Among Ziploc and Zippak's competitors are Presto, a subsidiary of Reynolds, and Pactiv. In 1995, Hefty, one of Reynolds' holdings, came out with a sliding zipper bag.

Products edit

Ziploc has expanded their products to more than just sandwich bags. Ziploc products now vary from freezer bags to twist n' loc containers. They have expandable bottom bags which stand on their own. They also have big bags. These bags are used for non-food storage and are as big as 2 ft by 2.7 ft (0.61 m × 0.82 m). The zip n' steam bags are used to cook food in the microwave. The flexible totes made by Ziploc are used for non-food storage and are as big as 22 US gallons (83 L). Recently, Ziploc has made an evolved line of sandwich and storage bags. All the bags in this line are made with 25% less plastic and are manufactured using wind power.[2] The Ziploc Evolve sandwich bag was so successful that it was deemed the "Best in Show" at the 2010 Best New Product Awards in Canada.

Advertising edit

S. C. Johnson and Son uses written, online, interactive, and televised commercial advertising for their product Ziploc. The advertisements run in: Brazil, Germany, Thailand, The United States and many other countries. Ziploc's head of marketing is Scott Heim who handles their multimillion-dollar advertisement campaigns. In 2002, S. C. Johnson & Son launched its biggest campaign in history, a $50 million-plus campaign to launch a new line of disposable tableware/storage products to be marketed under the Ziploc brand name.[3] S. C. Johnson tends to focus their campaigns in the direction of Television commercials. In the 2002 campaign, $35 million was devoted to a TV campaign. In 2015, they created an ad campaign with Tough Mudder to advertise towards mothers via an obstacle course.[4]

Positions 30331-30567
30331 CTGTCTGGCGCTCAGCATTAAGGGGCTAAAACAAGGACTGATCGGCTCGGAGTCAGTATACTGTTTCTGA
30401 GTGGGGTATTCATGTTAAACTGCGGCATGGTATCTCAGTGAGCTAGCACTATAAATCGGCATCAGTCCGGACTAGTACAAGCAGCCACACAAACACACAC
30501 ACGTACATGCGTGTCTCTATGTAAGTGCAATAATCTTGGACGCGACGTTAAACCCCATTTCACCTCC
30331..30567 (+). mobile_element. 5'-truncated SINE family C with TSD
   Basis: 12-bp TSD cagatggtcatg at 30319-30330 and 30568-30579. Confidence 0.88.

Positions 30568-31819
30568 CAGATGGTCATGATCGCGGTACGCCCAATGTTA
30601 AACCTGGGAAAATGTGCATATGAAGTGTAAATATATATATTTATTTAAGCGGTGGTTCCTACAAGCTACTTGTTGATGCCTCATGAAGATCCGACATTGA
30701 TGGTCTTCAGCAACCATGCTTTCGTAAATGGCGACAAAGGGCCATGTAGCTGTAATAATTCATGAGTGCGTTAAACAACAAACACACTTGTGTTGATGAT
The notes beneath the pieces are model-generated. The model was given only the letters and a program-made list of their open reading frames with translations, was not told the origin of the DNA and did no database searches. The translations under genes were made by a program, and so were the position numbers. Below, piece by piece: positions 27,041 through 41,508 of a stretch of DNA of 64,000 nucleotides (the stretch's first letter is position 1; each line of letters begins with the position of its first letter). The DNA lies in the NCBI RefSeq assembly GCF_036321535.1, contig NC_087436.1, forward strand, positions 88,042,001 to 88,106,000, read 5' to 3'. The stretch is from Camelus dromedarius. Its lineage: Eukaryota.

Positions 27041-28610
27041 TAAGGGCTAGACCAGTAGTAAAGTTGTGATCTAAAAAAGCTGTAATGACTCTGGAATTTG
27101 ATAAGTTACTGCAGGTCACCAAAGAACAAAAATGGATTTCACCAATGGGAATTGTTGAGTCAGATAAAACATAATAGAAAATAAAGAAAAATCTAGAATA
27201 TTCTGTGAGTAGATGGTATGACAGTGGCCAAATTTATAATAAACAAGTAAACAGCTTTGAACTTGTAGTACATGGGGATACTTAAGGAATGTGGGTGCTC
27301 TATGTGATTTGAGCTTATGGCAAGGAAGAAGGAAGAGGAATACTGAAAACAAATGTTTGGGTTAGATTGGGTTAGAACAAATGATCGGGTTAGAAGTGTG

Manufacturing edit

The manufacturing of Ziploc bags varies among different products. The regulation Ziploc storage and freezer bag is made from polyethylene plastic.[5]

Competition edit

Ziploc faces strong competition from such competitors as Glad, Hefty, and many privately owned, generic, store brand plastic bags and containers. As Jules Rose, chairman of Sloan's Supermarkets Inc. in New York City, states: "This is a highly competitive market with a lot of players and unusually strong private label sales." In 1992, Ziploc was faced with sudden competition from the booming sales of arch-rival First Brands Corporation's Glad-Lock bag. Glad Lock bags jumped 13.1% in 12 weeks in the end of 1992, giving Glad-Lock an 18.4% share of the market compared to Ziploc's 43% share.[6]

References edit

  1. ^ Rehak, Melanie (July 25, 2014). "Who Made That Ziploc Bag? (Published 2014)" – via
  2. ^ a b c "Ziploc". Retrieved 2011-07-19.
  3. ^ a b Christine Bittar. Brandweek. New York: October 15, 2001. Vol. 42, Iss. 38, p. 4
  4. ^ "Ziploc Teams With Tough Mudder to Create 'Tough Mother' Obstacle Course For Moms".
  5. ^ "Sustainability & Safety". SC Johnson. Retrieved 2016-04-17.
  6. ^ Mcmurry, Scott. Wall Street Journal. (Eastern edition). New York, N.Y.

External links edit